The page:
Darrow v. Beneficial Fin. Co.

Annotate this Case

370 So. 2d 1001 (1979)


Civ. 1642.

Court of Civil Appeals of Alabama.

March 7, 1979.

Rehearing Denied April 4, 1979.

*1002 Charles G. Spradling, Jr., Huntsville, for appellant.

Charles E. Richardson, III, Huntsville, for appellee.

HOLMES, Judge.

This appeal presents this court with two dispositive issues: (1) whether defendant's counterclaim under the Federal Truth in Lending Act is in the nature of a setoff and was properly dismissed as barred by the one year statute of limitations of 15 U.S.C. § 1640(e); and (2) whether the plaintiff's suit should have been dismissed because the loan contract upon which the action was premised failed to meet the disclosure requirements of § 5-18-16(a)(1) of Alabama's Small Loan Act. We hold that the trial court properly determined that defendant's counterclaim was time barred but that it erred in failing to dismiss plaintiff's complaint for a violation of § 5-18-16.

The plaintiff, Beneficial Finance Company, sued defendant Darrow on a note of indebtedness. The defendant filed a motion to dismiss on the grounds that plaintiff had violated the disclosure requirements of the Alabama Small Loan Act, Code of Ala.1975, §§ 5-18-1 et seq. Defendant also filed a counterclaim alleging violations of the disclosure requirements of the Federal Truth in Lending Act (hereinafter TILA), 15 U.S.C. §§ 1601 et seq. (1974). From a judgment for the plaintiff in circuit court on both the motion to dismiss and the counterclaim, the defendant appeals.

The facts in this case are not in dispute. The plaintiff and defendant entered into a loan contract in the amount of $300 on June 6, 1972. The debt was secured by the defendant's furniture and automobile. At the time of the transaction, the plaintiff gave the defendant a number of documents which include a copy of the loan contract and a security agreement.

The defendant defaulted on the loan in November 1973, and plaintiff successfully brought suit in district court. The defendant appealed to the circuit court and thence here.

*1003 The plaintiff is a licensee under Alabama's Small Loan Act. Because the amount of the loan was $300, the transaction comes within the provisions of Alabama's Small Loan Act.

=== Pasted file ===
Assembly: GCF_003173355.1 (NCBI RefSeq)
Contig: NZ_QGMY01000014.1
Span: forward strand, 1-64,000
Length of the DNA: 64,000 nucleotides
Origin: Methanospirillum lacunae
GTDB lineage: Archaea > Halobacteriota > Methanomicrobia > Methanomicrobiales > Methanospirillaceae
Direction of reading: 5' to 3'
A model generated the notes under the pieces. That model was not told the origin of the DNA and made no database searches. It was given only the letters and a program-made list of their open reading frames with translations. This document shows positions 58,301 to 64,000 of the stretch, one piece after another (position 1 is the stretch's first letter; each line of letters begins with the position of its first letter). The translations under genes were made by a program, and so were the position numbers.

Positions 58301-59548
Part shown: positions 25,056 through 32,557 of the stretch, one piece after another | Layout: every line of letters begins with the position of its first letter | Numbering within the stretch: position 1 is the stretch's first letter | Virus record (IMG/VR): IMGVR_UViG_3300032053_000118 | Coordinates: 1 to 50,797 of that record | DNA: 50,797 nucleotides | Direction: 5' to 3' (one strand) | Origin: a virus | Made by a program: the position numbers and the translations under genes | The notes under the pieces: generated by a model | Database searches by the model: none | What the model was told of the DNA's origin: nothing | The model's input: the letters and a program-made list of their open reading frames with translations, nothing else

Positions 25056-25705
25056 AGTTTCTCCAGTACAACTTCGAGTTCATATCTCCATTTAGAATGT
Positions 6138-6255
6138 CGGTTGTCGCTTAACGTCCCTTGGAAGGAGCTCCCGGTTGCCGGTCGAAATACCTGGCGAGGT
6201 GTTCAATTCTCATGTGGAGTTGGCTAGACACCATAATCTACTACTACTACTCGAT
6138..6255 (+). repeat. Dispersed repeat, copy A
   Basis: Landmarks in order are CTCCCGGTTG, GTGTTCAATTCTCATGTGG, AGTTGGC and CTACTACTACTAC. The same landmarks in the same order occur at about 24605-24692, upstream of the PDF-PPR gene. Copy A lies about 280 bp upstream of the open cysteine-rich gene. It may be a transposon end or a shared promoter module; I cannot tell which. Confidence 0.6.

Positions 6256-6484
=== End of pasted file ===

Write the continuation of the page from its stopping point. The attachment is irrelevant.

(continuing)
The defendant contends that the trial court improperly dismissed his counterclaim against the plaintiff as time barred. The defendant argues this is so because a TILA counterclaim is in the nature of a recoupment rather than a setoff and thus is not subject to the statute of limitations which applies to setoffs under Code of Ala. 1975, § 6-8-84.

This court is not unfamiliar with the issue. In Hewlett v. John Blue Employees Federal Credit Union, Ala.Civ.App., 344 So. 2d 505 (1976), cert. denied, Ex parte Hewlett, Ala., 344 So. 2d 509 (1977), we held that counterclaims based on disclosure violations of the Federal TILA are in the nature of setoffs and not recoupments. Therefore, the "relation back" doctrine of ARCP 13(c) will not save defendant's counterclaim from the applicable statute of limitations unless it is a legally subsisting claim at the time the plaintiff's cause of action arises. Hewlett at 507; Code of Ala.1975, § 6-8-84. The statute of limitations applicable to the instant case is one year from the date of the violation, 15 U.S.C. § 1640(e), which is held to occur, if at all, when the loan contract is consummated. Wachtel v. West, 476 F.2d 1062 (6th Cir.), cert. denied, 414 U.S. 874, 94 S. Ct. 161, 38 L. Ed. 2d 114 (1973).

In the instant case, any violation by plaintiff of the disclosure requirements of the TILA occurred on the day the loan contract was signed, June 6, 1972. The plaintiff's cause of action for breach of that contract did not arise until defendant's default more than seventeen months later, I. e., November, 1973. At this later date, the defendant no longer had a legally subsisting claim based on violations of the disclosure provisions of the TILA. Defendant's counterclaim is therefore barred by the one year limitation period of 15 U.S.C. § 1640(e). Compare Hagler v. Ford Motor Credit Corp., Ala.Civ.App., 367 So. 2d 468 (1978), cert. denied, 367 So. 2d 470 (1979).

The defendant however argues that we should reverse Hewlett contending, inter alia, that the recent decision of our supreme court in Campbell v. Regal Typewriter Co., Inc., Ala., 341 So. 2d 120 (1976), substantially changes the law of Alabama regarding setoff and recoupment. Defendant additionally maintains that federal law in this area is controlling and contrary to Hewlett. We disagree.

The defendant contends that because a TILA counterclaim is a federally created cause of action, federal law controls. He cites this court to several recent federal district court cases which hold that because a TILA counterclaim arises out of the same transaction or occurrence as the creditor's claim, it is considered a compulsory counterclaim, i. e., a recoupment.

While this court gives due regard to these cases as persuasive authority, they are not controlling. As a general rule, the determination of whether a counterclaim is a setoff or a recoupment relates to the remedy and not the right of action. 80 C.J.S. Set-Off & Counterclaim § 13b (1953). It is well settled that in matters of procedure and remedy, the law of the forum governs. Connell v. United States Steel Corp., 516 F.2d 401 (5th Cir. 1975); Macey v. Crum, 249 Ala. 249, 30 So. 2d 666 (1947). Therefore, the characterization of defendant's counterclaim as a setoff is a matter governed solely by Alabama law.